You can argue all you want about which Christmas movie is best (as my siblings did in the car on the way to Chicago), and you can complain all you want that It’s a Wonderful Life is too sentimental, but it remains on of the American Film Institute’s 100 Best Films Ever Made (20th) and number one on their Most Inspiring Films of All Time list.
I’m sure Jeremy and I will have plenty to say about this iconic film, but what interests me tonight is the love story between George and Mary Bailey that begins when they are children, and Mary whispers into George’s deaf ear that she loves him. Their childhood, courtship, and marriage are a perfect representation of the kind of lasting love we admire on Valentine’s Day!
When George finally realizes he loves Mary, he says, “What is it you want, Mary? What do you want? You want the moon? Just say the word and I’ll throw a lasso around it and pull it down. Hey. That’s a pretty good idea. I’ll give you the moon, Mary.”
All lovers start out wanting to give each other the moon.
One of my favorite moments is when they honeymoon with all of the travel posters covering the windows of their leaky old house, and they are happy all the same. No Hawaii, Jamaica, or even Atlantic City. All of George’s grand dreams of getting out of Bedford Falls and giving Mary the moon never come true. I admire Mary (Donna Reed) because she doesn’t see it that way.
Of course, marriage is not perfect. Later, frustrated by the pressures of daily life and his struggling savings and loan, George says, “You call this a happy family? Why do we have to have all these kids?”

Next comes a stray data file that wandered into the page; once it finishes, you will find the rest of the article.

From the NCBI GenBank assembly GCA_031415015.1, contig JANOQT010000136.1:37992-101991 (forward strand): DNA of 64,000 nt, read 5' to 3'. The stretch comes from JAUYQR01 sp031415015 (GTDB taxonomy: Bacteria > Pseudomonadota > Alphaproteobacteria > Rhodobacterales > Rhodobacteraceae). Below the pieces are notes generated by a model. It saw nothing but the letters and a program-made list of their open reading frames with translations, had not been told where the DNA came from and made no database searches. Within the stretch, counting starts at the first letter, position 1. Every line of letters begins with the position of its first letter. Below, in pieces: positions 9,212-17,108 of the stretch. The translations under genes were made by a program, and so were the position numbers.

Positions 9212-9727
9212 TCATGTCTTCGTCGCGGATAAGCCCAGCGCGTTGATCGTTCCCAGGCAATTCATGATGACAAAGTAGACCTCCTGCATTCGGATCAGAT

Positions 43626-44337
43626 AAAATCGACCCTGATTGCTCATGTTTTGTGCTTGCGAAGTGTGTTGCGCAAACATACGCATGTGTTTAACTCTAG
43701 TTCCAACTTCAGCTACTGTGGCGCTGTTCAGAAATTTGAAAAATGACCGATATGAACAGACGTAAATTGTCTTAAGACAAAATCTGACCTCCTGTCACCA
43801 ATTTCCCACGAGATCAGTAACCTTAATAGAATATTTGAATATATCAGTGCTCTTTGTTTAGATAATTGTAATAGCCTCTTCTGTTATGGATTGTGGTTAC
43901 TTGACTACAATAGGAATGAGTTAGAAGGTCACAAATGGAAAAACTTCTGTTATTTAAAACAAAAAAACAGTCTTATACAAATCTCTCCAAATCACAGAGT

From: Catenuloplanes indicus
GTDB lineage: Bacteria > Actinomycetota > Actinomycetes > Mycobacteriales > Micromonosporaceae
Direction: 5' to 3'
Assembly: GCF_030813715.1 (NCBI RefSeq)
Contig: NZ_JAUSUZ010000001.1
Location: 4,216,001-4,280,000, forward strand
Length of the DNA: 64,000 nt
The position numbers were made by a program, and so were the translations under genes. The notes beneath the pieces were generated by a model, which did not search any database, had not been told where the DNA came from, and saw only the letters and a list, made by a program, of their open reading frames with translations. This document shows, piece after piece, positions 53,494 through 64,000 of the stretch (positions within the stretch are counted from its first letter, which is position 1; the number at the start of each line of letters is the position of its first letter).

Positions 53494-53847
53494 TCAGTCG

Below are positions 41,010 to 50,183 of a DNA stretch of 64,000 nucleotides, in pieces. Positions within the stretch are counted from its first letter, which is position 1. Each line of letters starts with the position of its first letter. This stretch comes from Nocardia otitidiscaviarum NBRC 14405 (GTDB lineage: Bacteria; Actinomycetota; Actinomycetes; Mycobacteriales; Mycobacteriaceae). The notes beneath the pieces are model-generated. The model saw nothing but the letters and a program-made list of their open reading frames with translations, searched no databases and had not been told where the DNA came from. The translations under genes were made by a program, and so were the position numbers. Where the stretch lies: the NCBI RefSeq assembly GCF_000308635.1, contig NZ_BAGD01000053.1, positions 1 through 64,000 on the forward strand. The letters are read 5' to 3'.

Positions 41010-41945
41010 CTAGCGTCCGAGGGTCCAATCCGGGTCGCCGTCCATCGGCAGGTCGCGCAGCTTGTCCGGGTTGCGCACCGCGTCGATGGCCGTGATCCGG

Mary sticks with George through the horror of his banking crisis and attempted suicide. During the film, Clarence the angel shows George the vision of Mary as an old maid (if George had never lived) and George is devastated.
I just returned from the funeral of my uncle in Iowa. This past August, he and his wife, Rosalie, celebrated their 50th wedding anniversary. I suspect what they learned, from the first day, in 1961, to the last, February 8, is that marriage is hard, especially as we age. Running a successful farm means being always at the mercy of nature, and, contrary to popular belief, the early years of raising children are the easiest. Yet, they faced these challenges together and were made stronger.
It’s a Wonderful Life’s Christmas message is that we live a miracle each day, and to love others unconditionally, is the Valentine we must strive to give each other throughout our lives. Even though it’s a Christmas movie, today I nominate It’s a Wonderful Life as a great Valentine movie.